Economic Growth Beats Expectations But Isn’t Much To Write Home About
First quarter economic growth came in higher than expected, but there are several caveats worth keeping an eye on.
The first report on economic growth in the first quarter of 2019 shows somewhat of a rebound from the disappointing numbers we saw for the final quarter of 2019, although those numbers are largely consistent with what we saw in the final years of the Obama Administration:
Real gross domestic product (GDP) increased at an annual rate of 3.2 percent in the first quarter of 2019 (table 1), according to the “advance” estimate released by the Bureau of Economic Analysis. In the fourth quarter of 2018, real GDP increased 2.2 percent.
The Bureau’s first-quarter advance estimate released today is based on source data that are incomplete or subject to further revision by the source agency (see “Source Data for the Advance Estimate” on page 2). The “second” estimate for the first quarter, based on more complete data, will be released on May 30, 2019.
The acceleration in real GDP growth in the first quarter reflected an upturn in state and local government spending, accelerations in private inventory investment and in exports, and a smaller decrease in residential investment. These movements were partly offset by decelerations in PCE and nonresidential fixed investment, and a downturn in federal government spending. Imports, which are a subtraction in the calculation of GDP, turned down.
Current dollar GDP increased 3.8 percent, or $197.6 billion, in the first quarter to a level of $21.06 trillion. In the fourth quarter, current-dollar GDP increased 4.1 percent, or $206.9 billion (table 1 and table 3).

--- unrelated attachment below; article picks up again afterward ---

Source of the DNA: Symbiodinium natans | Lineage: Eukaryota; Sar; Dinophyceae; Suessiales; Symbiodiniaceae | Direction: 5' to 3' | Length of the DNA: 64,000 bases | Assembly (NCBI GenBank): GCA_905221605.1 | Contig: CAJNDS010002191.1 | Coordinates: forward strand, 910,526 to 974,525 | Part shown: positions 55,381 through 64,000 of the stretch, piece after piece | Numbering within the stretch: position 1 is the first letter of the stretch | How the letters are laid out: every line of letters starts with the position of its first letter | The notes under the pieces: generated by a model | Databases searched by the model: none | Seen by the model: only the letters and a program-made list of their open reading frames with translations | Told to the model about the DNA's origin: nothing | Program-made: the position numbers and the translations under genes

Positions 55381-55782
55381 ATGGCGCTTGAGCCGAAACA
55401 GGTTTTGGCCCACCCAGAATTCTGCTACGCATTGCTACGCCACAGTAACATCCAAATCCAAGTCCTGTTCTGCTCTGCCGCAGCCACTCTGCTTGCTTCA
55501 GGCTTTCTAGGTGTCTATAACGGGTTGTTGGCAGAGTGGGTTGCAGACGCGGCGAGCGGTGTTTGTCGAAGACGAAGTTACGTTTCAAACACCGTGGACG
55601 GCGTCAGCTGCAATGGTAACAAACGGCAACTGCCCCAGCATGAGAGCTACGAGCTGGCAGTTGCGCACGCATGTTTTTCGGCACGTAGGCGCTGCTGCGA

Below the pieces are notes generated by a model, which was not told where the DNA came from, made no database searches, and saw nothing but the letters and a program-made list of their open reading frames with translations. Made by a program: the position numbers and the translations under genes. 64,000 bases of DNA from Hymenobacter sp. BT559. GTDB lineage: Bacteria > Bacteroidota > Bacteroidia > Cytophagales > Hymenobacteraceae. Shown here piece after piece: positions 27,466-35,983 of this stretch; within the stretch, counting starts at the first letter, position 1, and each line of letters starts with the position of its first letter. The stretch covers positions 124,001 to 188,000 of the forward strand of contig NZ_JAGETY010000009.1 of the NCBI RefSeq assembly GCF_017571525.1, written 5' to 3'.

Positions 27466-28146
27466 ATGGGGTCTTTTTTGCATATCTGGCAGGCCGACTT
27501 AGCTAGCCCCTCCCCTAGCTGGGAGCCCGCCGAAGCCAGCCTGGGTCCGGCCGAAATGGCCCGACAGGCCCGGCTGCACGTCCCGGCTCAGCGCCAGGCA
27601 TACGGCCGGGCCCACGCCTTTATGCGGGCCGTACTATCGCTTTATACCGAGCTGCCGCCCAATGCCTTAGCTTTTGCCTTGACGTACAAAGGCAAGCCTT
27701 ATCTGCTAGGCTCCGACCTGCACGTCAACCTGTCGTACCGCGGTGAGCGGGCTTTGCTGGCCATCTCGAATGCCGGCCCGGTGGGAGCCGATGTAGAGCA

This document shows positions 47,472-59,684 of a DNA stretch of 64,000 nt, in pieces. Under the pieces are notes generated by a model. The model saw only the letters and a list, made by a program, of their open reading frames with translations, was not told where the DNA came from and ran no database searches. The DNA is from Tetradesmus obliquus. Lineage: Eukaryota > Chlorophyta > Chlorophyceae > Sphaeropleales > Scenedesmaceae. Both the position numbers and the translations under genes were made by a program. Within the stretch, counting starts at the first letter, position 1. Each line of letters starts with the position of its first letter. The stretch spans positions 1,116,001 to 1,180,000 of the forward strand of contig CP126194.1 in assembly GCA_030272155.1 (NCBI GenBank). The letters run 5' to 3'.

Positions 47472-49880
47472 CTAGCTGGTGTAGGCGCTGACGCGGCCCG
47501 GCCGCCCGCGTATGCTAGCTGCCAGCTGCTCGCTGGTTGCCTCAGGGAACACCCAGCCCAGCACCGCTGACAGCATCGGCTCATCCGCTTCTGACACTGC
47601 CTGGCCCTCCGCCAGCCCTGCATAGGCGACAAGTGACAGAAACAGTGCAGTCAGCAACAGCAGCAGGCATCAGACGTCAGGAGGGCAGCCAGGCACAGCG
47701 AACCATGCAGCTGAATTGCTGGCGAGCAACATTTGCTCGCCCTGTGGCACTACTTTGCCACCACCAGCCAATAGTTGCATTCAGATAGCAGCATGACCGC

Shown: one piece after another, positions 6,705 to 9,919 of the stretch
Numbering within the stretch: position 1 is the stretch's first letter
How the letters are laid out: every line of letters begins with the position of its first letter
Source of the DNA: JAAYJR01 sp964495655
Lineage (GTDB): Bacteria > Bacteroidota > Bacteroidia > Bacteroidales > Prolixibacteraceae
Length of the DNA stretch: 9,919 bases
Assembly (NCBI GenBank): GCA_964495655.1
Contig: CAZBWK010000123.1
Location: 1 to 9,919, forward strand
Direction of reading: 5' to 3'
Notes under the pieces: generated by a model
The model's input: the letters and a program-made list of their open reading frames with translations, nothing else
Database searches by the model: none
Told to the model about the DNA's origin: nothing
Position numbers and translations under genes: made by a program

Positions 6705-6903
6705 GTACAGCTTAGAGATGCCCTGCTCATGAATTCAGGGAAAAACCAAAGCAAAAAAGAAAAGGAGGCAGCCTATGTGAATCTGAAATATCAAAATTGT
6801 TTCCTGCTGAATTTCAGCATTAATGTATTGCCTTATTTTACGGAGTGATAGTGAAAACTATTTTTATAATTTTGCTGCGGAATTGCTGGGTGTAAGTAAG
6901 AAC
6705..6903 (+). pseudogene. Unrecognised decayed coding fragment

The price index for gross domestic purchases increased 0.8 percent in the first quarter, compared with an increase of 1.7 percent in the fourth quarter (table 4). The PCE price index increased 0.6 percent, compared with an increase of 1.5 percent. Excluding food and energy prices, the PCE price index increased 1.3 percent, compared with an increase of 1.8 percent.
As this chart from the Bureau of Economic Analysis shows, these numbers. while better than what analysts were expecting are largely consistent with the numbers we’ve seen going back three years now. which suggests that the economic recovery. while still going strong, is at a level of maturity such that we have settled into a period where economic growth is likely to stay within the same range for the time being:
It should be noted, of course, that the number released today is merely an initial estimate of economic growth in the first quarter and is based on incomplete data. One thing that is notable about these numbers is that they appear to have broken a trend under which first-quarter economic growth has been anemic at best and utterly disappointing at worst. In many respects. this has been due to the fact that harsh winter weather during the first quarter has had a negative impact on growth due to manner in which it discourages consumer spending and hampers business activity. For the most part, though. the winter this year was relatively mild in most sections of the country, with only a smattering of storms that had anything other than a minor impact on communities. That is likely one reason why the trend was broken this time.
It should also be noted that there are some caveats in this report worth keeping in mind. Notwithstanding the fact that economic growth was higher than in the final quarter of 2018. personal income during the first three months of the year did not increase as much as it did during the final three months of last year. The same is true of disposable income and consumer spending, both of which were down in the first quarter after hitting impressive numbers in the final six months of 2018.